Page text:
Congratulations to a "Controversial" Cardinal


Written on 4:27 PM by Jack B.

My favorite cardinal, George Pell of Sydney, has been honored in the Queen's Birthday Honours List giving him the Aussie equivalent of a knighthood.


Cardinal Pell, one of seven people to receive the highest Australian award in the Queens birthday honours list, is among the most controversial churchmen of modern times.

"Yes, there has been some controversy," said Cardinal Pell, who stood aside as Archbishop of Sydney three years ago when he was accused - and later cleared - of sexually abusing an altar boy at a church camp in 1961.

"But a little bit of controversy is better than being ignored.

"I am deeply honoured by this recognition, both personally and for the Catholic Church," he said on being appointed a Companion of the Order of Australia (AC).

"It is a recognition of the Catholic contribution to Australian life, and I am also grateful for this," said the archbishop, who since the dark days of 2002 has been appointed Australia's seventh cardinal, has gone to Rome to help elect a new Pope and now has been awarded a Queen's Birthday honour.

Cardinal Pell, once described as having a "hide several rhinoceroses thick" has angered many progressives with his insistence that basic church teachings are non-negotiable.

The Ballarat-born archbishop, who chose the priesthood over a football career with AFL club Richmond, consistently refused communion to openly gay parishioners and once called homosexuality "a greater health hazard than smoking".

He angered feminists by opposing female priests, and opposed access to in-vitro fertilisation for single women.

Gay rights and pro-choice activists demonstrated against his appointment as Sydney archbishop by bearing placards reading: "George Pell, Go To Hell".

The archbishop entered the education debate in the last federal election, saying Labor's planned redistribution of funds between non-government schools was "potentially divisive" and "regrettable".

He offered to appeal for clemency if any of the "Bali nine" Australians arrested for drug smuggling are convicted and given the death penalty, and to take their case to new Pope Benedict XVI.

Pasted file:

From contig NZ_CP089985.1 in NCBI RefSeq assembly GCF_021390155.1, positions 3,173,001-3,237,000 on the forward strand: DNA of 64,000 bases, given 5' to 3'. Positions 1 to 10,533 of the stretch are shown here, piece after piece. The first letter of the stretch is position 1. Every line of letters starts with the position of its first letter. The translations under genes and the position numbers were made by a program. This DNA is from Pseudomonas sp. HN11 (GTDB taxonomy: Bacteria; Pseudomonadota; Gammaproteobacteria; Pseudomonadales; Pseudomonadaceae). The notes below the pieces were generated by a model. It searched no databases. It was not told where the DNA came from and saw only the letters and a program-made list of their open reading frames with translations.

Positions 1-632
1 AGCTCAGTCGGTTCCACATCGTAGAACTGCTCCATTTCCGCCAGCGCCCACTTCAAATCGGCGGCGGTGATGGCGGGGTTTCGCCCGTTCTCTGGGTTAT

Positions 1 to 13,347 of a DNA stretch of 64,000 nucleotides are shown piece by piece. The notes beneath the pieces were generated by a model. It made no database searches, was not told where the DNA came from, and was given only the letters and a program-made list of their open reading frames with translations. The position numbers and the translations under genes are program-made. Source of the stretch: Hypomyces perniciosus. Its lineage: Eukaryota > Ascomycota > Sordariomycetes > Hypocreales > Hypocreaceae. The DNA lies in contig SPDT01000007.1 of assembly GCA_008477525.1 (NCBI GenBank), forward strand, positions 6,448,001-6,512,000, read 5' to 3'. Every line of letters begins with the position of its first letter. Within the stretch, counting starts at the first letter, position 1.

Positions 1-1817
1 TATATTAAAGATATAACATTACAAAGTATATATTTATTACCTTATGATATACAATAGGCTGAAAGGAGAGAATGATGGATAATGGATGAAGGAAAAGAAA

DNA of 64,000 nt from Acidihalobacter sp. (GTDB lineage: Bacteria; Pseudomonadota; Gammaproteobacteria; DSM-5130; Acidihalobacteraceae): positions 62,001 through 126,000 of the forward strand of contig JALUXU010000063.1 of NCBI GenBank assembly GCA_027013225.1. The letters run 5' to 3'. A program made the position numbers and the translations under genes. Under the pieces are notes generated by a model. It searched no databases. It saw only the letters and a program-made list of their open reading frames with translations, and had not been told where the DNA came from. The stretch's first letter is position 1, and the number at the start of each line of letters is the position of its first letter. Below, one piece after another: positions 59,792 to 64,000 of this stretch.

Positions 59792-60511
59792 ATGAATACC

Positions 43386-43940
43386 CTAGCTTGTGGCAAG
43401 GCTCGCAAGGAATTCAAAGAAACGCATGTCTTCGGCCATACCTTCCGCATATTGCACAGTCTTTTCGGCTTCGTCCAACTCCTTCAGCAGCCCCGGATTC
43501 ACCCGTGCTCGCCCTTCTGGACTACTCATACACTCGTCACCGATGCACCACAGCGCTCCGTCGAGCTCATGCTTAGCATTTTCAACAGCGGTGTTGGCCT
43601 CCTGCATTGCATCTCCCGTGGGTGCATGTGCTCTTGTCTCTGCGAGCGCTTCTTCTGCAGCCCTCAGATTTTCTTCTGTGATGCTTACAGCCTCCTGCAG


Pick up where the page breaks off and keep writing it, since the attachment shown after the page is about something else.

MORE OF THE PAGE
And he criticised the federal government's immigration policies as "too tough" when commenting on the case of Vivian Alvarez, wrongly deported four years ago and later found in a Catholic hospice in the Philippines.

The thing I think I like most about him is that he doesn't hide away from media descriptions of him as "controversial" or "uncompromising" but glories in them and makes no bones about the fact that some things are "non-negotiable" no matter how much pressure is put on him or the Church. Just take a look at how he deals with the description in an interview done in light of his honor.
PETER CAVE: Personally you have sometimes been criticised for your uncompromising view, particularly on moral issues, do you think this award is a vindication of that uncompromising attitude?

GEORGE PELL: Not necessarily. I think it's a vindication that the Christian point of view is one of the legitimate points of view in Australian society. I don't think the award is anything more than that, but I think it is that.

PETER CAVE: Your own biographer has described you as a controversial churchman, perhaps the most controversial churchman in Australia. Do you shrink away from that?

GEORGE PELL: Um, I think I'd have quite a bit of competition for that title, perhaps even from the Anglican Archbishop of Sydney, but no, I don't shrink from the title. I hope I present Christ's teachings in the Catholic tradition. I try to do that as effectively as I can.

Of course not every one is happy about it. The website plays the story this way: Queen's List Honors Cardinal Who Refused Gays Communion

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